It is a headline that strikes fear at the heart of Gillingham supporters, but one which, in pre-season, was only conceivable in their wildest dreams.
At the outset of the season, our sights were trained on promotion, whether that be automatically or via the play-offs, following two seasons of missing the play-offs by a whisker.
However, right from the start of the season, we have seen a Gillingham side unknown for years, full of fire, aspiration and determination. For the majority of the season we have occupied the coveted top spot and set the pace for the chasing pack.
In recent months, our home form has been, to say the least, wavering, but it is rare that a club in the modern era will win or draw every game. Losses are important in building the character of a team, and the belief that only three points will do is the hallmark of greed; the greed of a small section of fans highlighted when the losing team at home to Oxford were booed off the pitch, despite being top of the league.
Barring a minor disaster, it is likely that Gillingham will end this season occupying one of the top three positions. Every fan will acknowledge that it would be nice to end the season as champions, but will we have failed if we finish second or third?
I can recommend a good psychiatrist for anyone who answers “yes”.
Let us be clear – this is our record-breaking season. The best start to the season (where we didn’t lose a league game until our ninth matchday, at home to Rochdale) and the best away record, both in terms of away wins and our current unbeaten run.
In 18 league outings, we have won 11 and drawn six; we have lost just one game (when we visited Torquay in October) and picked up at least one point from each of the eleven away games since. We have conceded just ten goals whilst netting 36, giving us an away record unrivalled in the Football League; the next best coming from Sheffield United in League One, with two losses and twelve goals conceded – 36 points away from home compared to our 39.
Our home form, though fluctuating since November, is not to be sniffed at either. We have lost more home games than seven of our League Two counterparts, including struggling Barnet and our season-end showdown opponents Burton Albion (who, incidentally, have the best home record in League Two), however, we have still picked up 31 points (from nine wins and four draws) and equalled our away goal difference of 13 – giving us the best goal difference in League Two (jointly with Port Vale), and second best in the Football League (Championship side Leicester also have a goal difference of 26), some way behind League One Swindon’s 32.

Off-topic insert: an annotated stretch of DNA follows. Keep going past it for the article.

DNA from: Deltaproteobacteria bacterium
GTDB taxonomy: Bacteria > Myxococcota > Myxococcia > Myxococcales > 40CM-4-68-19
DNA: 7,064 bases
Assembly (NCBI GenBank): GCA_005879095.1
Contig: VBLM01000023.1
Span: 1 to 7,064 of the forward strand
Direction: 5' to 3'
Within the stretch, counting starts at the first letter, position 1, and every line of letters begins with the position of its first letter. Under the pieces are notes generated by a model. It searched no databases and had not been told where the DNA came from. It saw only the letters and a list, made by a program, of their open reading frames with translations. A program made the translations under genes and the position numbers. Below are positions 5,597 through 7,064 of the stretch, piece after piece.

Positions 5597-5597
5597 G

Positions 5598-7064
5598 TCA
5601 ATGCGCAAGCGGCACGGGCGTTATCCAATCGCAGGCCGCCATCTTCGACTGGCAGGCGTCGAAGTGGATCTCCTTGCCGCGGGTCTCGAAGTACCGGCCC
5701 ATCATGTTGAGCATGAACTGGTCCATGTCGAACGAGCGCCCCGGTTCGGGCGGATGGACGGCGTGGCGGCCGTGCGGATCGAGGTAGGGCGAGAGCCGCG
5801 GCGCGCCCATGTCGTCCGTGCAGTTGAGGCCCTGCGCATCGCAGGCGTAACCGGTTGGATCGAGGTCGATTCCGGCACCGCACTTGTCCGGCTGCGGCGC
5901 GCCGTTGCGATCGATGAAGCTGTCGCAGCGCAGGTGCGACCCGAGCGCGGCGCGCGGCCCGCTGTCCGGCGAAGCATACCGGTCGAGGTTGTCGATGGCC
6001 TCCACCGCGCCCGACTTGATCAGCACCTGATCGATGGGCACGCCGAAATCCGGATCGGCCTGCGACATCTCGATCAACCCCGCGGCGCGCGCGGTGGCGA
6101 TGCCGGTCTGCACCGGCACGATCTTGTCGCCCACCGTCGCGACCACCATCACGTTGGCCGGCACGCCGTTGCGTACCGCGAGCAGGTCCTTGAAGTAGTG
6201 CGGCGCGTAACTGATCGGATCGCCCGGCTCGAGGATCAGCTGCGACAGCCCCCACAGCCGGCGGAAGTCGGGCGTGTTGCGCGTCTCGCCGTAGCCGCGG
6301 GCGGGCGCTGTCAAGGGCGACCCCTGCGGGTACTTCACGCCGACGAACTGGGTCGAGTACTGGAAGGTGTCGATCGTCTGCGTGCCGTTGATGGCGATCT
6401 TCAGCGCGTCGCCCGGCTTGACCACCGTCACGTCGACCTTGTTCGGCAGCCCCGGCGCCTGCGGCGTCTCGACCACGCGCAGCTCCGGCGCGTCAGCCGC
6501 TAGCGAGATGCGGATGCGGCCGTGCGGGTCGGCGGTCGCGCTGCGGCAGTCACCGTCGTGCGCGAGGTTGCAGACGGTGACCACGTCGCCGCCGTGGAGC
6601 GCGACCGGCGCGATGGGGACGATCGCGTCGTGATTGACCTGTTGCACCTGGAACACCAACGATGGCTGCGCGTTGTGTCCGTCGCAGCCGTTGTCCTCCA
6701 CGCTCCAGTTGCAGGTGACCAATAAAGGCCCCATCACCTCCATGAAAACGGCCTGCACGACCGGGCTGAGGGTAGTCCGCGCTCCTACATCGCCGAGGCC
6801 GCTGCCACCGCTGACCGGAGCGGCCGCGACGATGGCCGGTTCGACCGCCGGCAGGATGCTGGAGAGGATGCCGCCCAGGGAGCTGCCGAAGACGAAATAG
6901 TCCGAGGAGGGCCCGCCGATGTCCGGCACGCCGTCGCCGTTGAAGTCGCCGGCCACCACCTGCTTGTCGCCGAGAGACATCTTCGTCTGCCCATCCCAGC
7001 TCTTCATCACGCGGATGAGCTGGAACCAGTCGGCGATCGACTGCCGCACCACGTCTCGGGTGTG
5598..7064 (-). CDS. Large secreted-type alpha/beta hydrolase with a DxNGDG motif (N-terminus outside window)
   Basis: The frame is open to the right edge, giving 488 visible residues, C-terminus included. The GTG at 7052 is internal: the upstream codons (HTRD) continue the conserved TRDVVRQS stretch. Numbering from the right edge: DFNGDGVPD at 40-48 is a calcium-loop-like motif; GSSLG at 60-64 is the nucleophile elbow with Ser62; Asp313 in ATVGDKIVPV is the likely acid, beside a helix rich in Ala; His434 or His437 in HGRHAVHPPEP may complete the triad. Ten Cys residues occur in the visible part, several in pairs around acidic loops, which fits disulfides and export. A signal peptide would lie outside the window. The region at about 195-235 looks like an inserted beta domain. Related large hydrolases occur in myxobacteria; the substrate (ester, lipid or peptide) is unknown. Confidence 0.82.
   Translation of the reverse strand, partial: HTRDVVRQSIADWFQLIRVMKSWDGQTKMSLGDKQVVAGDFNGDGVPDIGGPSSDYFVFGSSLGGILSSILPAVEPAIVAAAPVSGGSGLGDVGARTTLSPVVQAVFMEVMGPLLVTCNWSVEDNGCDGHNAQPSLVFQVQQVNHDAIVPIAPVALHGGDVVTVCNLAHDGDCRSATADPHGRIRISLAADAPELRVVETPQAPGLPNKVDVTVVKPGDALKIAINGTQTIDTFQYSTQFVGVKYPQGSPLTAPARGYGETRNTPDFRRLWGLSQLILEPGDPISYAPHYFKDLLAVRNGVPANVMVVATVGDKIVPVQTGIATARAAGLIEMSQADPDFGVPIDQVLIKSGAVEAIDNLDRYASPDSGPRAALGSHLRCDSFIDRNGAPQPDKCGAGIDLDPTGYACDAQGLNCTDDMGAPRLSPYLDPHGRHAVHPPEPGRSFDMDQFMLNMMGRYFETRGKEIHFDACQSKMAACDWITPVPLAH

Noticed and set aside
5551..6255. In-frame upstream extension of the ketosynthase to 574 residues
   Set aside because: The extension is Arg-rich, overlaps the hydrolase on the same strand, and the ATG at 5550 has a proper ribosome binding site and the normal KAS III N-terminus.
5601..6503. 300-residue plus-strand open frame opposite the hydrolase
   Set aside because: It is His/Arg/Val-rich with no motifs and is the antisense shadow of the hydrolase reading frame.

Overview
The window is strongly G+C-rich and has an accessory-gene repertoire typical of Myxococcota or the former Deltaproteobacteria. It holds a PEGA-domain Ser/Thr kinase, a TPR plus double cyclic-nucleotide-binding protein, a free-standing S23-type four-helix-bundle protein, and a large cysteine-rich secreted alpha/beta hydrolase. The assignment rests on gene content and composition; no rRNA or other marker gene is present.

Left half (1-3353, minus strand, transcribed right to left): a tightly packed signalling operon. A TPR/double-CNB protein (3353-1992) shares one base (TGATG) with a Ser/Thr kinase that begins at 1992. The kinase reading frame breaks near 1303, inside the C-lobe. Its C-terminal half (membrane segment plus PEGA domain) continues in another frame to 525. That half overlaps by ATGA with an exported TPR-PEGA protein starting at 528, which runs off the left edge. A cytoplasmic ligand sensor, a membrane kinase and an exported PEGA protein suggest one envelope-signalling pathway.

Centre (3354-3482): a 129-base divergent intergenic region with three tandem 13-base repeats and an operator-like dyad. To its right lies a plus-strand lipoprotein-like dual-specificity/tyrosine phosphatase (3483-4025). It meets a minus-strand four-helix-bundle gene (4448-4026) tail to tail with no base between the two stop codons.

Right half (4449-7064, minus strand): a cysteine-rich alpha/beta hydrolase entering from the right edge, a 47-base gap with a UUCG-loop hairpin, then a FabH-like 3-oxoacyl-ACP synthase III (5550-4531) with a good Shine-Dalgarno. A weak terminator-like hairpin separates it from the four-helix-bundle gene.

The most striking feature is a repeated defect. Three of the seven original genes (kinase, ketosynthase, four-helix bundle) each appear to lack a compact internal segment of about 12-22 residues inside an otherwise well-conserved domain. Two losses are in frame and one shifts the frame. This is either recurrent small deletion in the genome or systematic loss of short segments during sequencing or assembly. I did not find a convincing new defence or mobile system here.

This lengthy stat-attack (well done if you’ve kept up!) is important, because it emphasises why we deserve to be where we are in the league – and what we have already achieved this season. However, our last nine games are not going to be easy:
Morecambe (A): mid-table, but tough to beat on their home soil; first result: 2-1 win for Gillingham;
Rochdale (A): mid-table, with mediocre form; first result: 2-1 win for Rochdale;
Accrington (H): bottom of the table, have won just one in their last ten games; first result: 1-1 draw;
Fleetwood (A): pushing for a play-off place, could be a tough challenge; first result: 2-2 draw;
Rotherham (H): promotion chasing, another tough challenge; first result: 2-1 win for Gillingham;
Torquay (H): hovering above relegation zone, but only team to beat us away; first result: 2-1 win for Torquay;
Cheltenham (A): play-off contenders, have only lost twice at home; first result: 0-0 draw;
Wimbledon (H): mid- to low-table, slowly pulling themselves up the table; first result: 1-0 win for Gillingham;
Burton (A): second in the league, best home record in the league; first result: 4-1 win for Gillingham.
I believe our toughest challenge will be on the last day of the season and, depending on events between now and then, that could be the game which decides who wins the league. That is why it is imperative, if the top spot is our goal, it is settled by the end of our last home game of the season.
If we do see the above headline, I will be disappointed, naturally, but I will not be upset. Our boys have given us more than enough to be proud of this season and promotion is the icing on the cake. Winning the league? That’s the ribbon and bow on the front – it looks nice, but it’s not essential.
Promotion is – and has always been – our priority, and I will be happy whether we finish first, second or third – or even if we (heaven forbid) have to slog it through the play-offs to Wembley, though somehow (and you can hunt me down if I am forced to eat my words) I can’t see that being necessary.